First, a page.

Conference Paper

« QUEL DOMMAGE QU’IL Y EST AUTANT DE FAUTE ! » LA PRISE EN COMPTE DES FAUTES PAR LES CONSOMMATEURS « WHAT A PITY THEY ARE SO MANY ERROR! » HOW ERRORS AFFECT CONSUMERS’ ATTITUDE, TRUST AND INTENTIONS

Authors:
To read the full-text of this research, you can request a copy directly from the authors.

Abstract

Dans un contexte d'intensification de l'usage de l'écrit au travail, d'une forte demande en compétences rédactionnelles de la part des organisations et d'une diminution généralisée du niveau en orthographe, notre étude souhaite mettre en évidence le coût des fautes pour un site commercial ainsi que l'impact de ces fautes au sens large. Nous avons donc mené une expérimentation auprès d'internautes (N=1991) assignés aléatoirement à l'une des 3 conditions (site sans fautes, site avec des fautes typographiques, site avec des fautes d'orthographe). Les données ont fait l'objet d'une analyse lexicale et quantitative. Nos résultats indiquent que les participants ont uniquement repéré et pénalisé les sites contenant un type spécifique de fautes (typographiques) en termes d'attitudes à l'égard de la marque, de confiance dans le site Internet et d'intention d'achat. Ces résultats sont discutés, notamment l'effet différencié des fautes sur un site Internet. Abstract: In a context of intensification of professional writing at the workplace, of a growing demand for employees' writing skills and of a decrease in the spelling skills of both students and employees, our study aims to highlight the cost of the spelling errors on a commercial website and their impacts on the company in the broad sense. In our experiment, adult participants (N=1991) were randomly assigned to three major conditions (no errors, typographical errors and spelling/grammar errors) when they visited a website. Both lexical and quantitative analysis suggest that they only identified a type of errors (the typographical ones) and that this kind of errors had a detrimental impact on both the attitudes towards the brand and trust in the website and on intentions to purchase. Results are discussed, especially the differences in evaluation of written errors. Remerciements : Les auteurs tiennent à remercier la société AB-Tasty qui nous a offert son soutien technique pour la mise en oeuvre des déclinaisons de sites ainsi que le suivi quantitatif de l'audience. « QUEL DOMMAGE QU'IL Y EST AUTANT DE FAUTE ! » LA PRISE EN COMPTE DES FAUTES PAR LES CONSOMMATEURS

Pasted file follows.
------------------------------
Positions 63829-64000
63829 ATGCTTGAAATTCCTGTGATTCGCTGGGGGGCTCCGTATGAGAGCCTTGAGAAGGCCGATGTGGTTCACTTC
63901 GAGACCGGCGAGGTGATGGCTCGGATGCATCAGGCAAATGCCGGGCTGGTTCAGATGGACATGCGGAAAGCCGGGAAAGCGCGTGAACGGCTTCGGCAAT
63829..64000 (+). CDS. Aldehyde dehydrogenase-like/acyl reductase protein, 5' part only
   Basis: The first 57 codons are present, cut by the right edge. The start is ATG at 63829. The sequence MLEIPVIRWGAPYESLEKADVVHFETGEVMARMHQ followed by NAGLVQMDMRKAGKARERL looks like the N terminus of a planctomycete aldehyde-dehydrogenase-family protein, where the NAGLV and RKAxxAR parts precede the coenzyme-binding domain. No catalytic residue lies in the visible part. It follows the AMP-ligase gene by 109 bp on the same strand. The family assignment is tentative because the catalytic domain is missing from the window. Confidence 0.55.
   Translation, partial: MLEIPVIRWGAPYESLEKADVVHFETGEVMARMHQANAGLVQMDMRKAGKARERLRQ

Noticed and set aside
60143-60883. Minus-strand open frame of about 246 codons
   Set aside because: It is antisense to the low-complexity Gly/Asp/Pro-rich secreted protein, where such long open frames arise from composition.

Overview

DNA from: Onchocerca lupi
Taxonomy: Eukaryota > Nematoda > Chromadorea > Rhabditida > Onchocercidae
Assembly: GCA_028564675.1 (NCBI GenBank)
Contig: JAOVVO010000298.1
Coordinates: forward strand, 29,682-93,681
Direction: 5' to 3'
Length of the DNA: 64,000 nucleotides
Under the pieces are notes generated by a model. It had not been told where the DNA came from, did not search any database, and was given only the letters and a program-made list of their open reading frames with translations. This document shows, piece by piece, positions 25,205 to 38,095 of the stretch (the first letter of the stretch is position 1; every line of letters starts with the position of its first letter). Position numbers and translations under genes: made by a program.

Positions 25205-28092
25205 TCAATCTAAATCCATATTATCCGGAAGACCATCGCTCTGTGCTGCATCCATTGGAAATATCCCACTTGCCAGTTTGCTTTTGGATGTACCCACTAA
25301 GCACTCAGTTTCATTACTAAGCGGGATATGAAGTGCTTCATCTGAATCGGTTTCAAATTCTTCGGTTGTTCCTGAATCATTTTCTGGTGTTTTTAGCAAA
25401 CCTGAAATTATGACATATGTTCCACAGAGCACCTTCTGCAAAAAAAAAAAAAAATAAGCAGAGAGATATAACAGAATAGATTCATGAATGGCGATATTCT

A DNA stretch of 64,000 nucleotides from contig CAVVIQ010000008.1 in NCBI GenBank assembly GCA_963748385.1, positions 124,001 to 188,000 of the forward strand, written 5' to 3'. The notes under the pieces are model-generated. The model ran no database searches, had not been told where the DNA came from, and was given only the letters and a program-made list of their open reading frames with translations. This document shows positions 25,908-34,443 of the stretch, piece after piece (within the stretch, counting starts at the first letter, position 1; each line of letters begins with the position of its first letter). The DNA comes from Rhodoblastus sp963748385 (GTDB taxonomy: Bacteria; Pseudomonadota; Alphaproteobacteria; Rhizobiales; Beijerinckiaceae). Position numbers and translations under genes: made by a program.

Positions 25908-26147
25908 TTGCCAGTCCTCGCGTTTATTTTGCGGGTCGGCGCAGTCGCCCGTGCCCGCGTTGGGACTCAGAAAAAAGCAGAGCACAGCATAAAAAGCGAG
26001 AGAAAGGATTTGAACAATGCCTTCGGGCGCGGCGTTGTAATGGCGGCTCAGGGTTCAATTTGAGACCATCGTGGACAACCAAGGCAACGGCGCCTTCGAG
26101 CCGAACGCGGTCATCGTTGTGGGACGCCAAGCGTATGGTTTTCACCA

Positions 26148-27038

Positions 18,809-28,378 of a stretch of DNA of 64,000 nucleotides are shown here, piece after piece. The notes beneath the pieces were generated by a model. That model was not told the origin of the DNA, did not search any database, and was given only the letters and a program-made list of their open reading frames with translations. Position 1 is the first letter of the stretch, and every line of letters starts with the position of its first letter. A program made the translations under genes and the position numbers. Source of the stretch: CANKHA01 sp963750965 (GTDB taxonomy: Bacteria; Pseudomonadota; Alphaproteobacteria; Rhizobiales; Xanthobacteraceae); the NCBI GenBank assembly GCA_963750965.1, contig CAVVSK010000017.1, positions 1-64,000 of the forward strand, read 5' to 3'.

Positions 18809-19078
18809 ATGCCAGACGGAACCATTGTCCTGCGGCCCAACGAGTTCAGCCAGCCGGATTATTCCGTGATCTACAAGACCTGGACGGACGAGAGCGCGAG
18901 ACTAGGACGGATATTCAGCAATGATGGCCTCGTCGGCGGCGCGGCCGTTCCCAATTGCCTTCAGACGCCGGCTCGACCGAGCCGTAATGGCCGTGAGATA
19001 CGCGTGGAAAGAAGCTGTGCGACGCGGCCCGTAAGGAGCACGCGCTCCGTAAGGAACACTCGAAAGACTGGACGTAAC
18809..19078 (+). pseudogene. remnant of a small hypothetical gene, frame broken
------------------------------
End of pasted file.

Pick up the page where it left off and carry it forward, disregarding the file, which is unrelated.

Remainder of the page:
No full-text available

Request Full-text Paper PDF

To read the full-text of this research,
you can request a copy directly from the authors.

ResearchGate has not been able to resolve any citations for this publication.
Article
Full-text available
Adult participants (n = 224), mostly undergraduates, were randomly assigned to three major conditions representing three levels of textual errors (none, few, many). They read a text requesting financial assistance, then rated the writer on the Big Five personality traits (Openness, Conscientiousness, Extraversion, Agreeableness, Emotional Stability), and on three personality domains (Social Evaluation, Intellectual Evaluation, Potency). Finally, they judged the likelihood that the writer’s request would be granted, and gave reasons for their decision. Generally, textual errors created an overall negative impression, which was mainly accounted for by Conscientiousness. However, textual errors did not affect the financial judgments, which were predicted mainly by Conscientiousness and Intellectual Evaluation. Participants who cited writing errors in their reasons for their financial judgment gave a lower rating for the likelihood that the request would be honoured. For those who were more accurate at detecting errors, textual errors created a negative impression on the Big Five traits, accounted for by Conscientiousness, and on the three personality domains, accounted for by Intellectual Evaluation. There was also a negative effect of textual errors on the financial judgment, which was mediated mainly by Intellectual Evaluation. Theoretical and practical implications are discussed.
Article
Full-text available